Earnings

Stitch Fix (SFIX) Q4 Earnings: What to Expect

Stitch Fix
Credit: Stitch Fix

Shares of Stitch Fix (SFIX) have been punished over the past week, plunging more than 12%, while falling almost 20% in one month. And if you expand that view by six months and on a year-to-date basis, the stock has fallen 40% and 42%, respectively. Is the recent unraveling justified?

The subscription fashion retailer is set to report fourth quarter fiscal 2021 earnings results after the closing bell Tuesday. Investors will want to know whether the company can sew in enough confidence to reverse the decline. Aside from the fact that the online clothing personalization specialist has undergone a change in executive leadership, the company has reportedly lost a large number of its stylists. Then there’s also the perpetual concerns about the stock’s valuation and competitive advantage which has kept new investors at arm's length.

But there are also plenty of attractive qualities. Not only is Stitch Fix’s direct-buy concept seen as a significant competitive advantage, the company is growing revenue at a steady pace, rising over 20% through the first three quarters of fiscal year. What’s more, the company has maintained its gross margins which was 46% of revenue in Q3. Given these factors and the recent decline, I think the reward potential now outweighs any perceived risk.

On Tuesday, the market will want to see revenue growth re-acceleration, along with improved profit margins. Investors will also want on update on the company’s direct-buy business which, in addition to speeding up purchase decisions, was expected to vastly expand its total addressable market. This was a key growth strategy at the onset of the pandemic, which sparked lockdowns and accelerated store closures. If Stitch Fix can deliver a beat-and-raise quarter, with strong net margins, the stock is poised to rebound.

For the three months that ended August, Wall Street expects the San Francisco-based company to lose 13 cents per share on revenue of $548.01 million. This compares to the year-ago quarter when the loss was 44 cents per share on revenue of $443.41 million. For the full year, the loss is projected to be 42 cents per share, compared to the loss of 66 cents a year ago, while full-year revenue is projected to rise 21.4% year over year to $2.08 billion.

Stitch Fix’s goal is to revolutionize the way consumers buy apparel. The company’s data-centric business strategy applies a group of 145 data scientists to build an algorithmically-driven engine to showcase personalized apparel options for active clients not wanting to search throughout the internet and stores to find desired clothing. However, the company’s growth has been moderating, particularly in the face of intense competition from, among others, Amazon (AMZN).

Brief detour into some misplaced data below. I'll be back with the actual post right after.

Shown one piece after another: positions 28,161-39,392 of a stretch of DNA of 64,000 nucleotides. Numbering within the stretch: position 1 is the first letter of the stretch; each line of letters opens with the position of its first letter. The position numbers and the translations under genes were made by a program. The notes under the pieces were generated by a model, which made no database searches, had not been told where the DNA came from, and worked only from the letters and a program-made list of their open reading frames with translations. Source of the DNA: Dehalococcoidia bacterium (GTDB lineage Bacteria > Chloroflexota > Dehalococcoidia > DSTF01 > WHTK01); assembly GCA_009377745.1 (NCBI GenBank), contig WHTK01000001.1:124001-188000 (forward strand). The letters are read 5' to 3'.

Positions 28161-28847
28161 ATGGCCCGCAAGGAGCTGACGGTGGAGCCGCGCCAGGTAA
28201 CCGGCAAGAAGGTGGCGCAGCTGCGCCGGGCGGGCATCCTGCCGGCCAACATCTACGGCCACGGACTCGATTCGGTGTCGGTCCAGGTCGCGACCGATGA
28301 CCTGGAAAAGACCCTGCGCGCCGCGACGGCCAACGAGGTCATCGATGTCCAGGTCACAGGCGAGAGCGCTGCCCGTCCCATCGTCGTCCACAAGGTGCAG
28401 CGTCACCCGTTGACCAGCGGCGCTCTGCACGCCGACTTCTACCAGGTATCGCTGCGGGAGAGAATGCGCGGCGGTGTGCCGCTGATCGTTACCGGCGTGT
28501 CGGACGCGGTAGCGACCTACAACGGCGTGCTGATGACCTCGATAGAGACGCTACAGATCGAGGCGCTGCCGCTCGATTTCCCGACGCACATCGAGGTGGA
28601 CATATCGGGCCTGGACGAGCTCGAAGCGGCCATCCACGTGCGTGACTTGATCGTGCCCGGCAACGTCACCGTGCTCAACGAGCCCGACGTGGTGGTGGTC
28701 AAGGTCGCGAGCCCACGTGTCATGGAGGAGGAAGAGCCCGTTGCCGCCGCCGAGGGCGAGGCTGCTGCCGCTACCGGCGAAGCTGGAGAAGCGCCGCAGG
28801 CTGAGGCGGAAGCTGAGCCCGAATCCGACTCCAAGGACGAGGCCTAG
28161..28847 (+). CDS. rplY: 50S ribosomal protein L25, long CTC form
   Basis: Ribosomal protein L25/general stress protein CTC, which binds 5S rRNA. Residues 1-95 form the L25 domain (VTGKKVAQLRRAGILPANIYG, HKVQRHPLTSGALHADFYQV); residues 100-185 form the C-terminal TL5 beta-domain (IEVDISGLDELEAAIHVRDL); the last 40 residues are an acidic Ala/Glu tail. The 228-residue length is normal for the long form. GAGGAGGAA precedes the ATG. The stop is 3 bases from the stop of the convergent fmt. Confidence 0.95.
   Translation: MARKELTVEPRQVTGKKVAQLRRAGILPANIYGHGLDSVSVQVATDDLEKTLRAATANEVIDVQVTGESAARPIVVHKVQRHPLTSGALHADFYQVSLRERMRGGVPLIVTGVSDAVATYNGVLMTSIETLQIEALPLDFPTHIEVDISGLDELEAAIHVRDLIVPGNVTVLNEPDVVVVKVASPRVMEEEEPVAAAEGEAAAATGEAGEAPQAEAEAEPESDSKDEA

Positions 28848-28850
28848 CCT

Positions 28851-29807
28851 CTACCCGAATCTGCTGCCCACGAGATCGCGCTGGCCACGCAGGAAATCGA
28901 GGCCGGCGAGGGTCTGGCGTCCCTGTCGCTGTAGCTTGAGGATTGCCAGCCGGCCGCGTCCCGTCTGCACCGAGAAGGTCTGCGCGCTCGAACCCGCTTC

Competitive fears were nowhere to be found in the third quarter as the company beat on revenue, posting sales of $535.59 million. Not only did that figure beat estimates by $25 million, it reflected year-over-year growth of 44%. The company also beat on the bottom line, posting an adjusted loss of 18 cents, which was 8 cents better than expected. Q3 active clients of 4.1 million rose by 689,000 or 20% year over year, while 234,000 clients were added sequentially.

However, net revenue per active client of $481 declined 3% year over year, though it rose 3% quarter over quarter. All told, it was a solid quarter. But if Stitch Fix on Tuesday can continue to show signs of improvement in capturing market share and expand its profit margins the stocks can still be a winner.

The views and opinions expressed herein are the views and opinions of the author and do not necessarily reflect those of Nasdaq, Inc.

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Richard Saintvilus

After having spent 20 years in the IT industry serving in various roles from system administration to network engineer, Richard Saintvilus became a finance writer, covering the investor's view on the premise that everyone deserves a level playing field. His background as an engineer with strong analytical skills helps him provide actionable insights to investors. Saintvilus is a Warren Buffett disciple who bases his investment decisions on the quality of a company's management, its growth prospects, return on equity and other metrics, including price-to-earnings ratios. He employs conservative strategies to increase capital, while keeping a watchful eye on macro-economic events to mitigate downside risk. Saintvilus' work has been featured on CNBC, Yahoo! Finance, MSN Money, Forbes, Motley Fool and numerous other outlets. You can follow him on Twitter at @Richard_STv.

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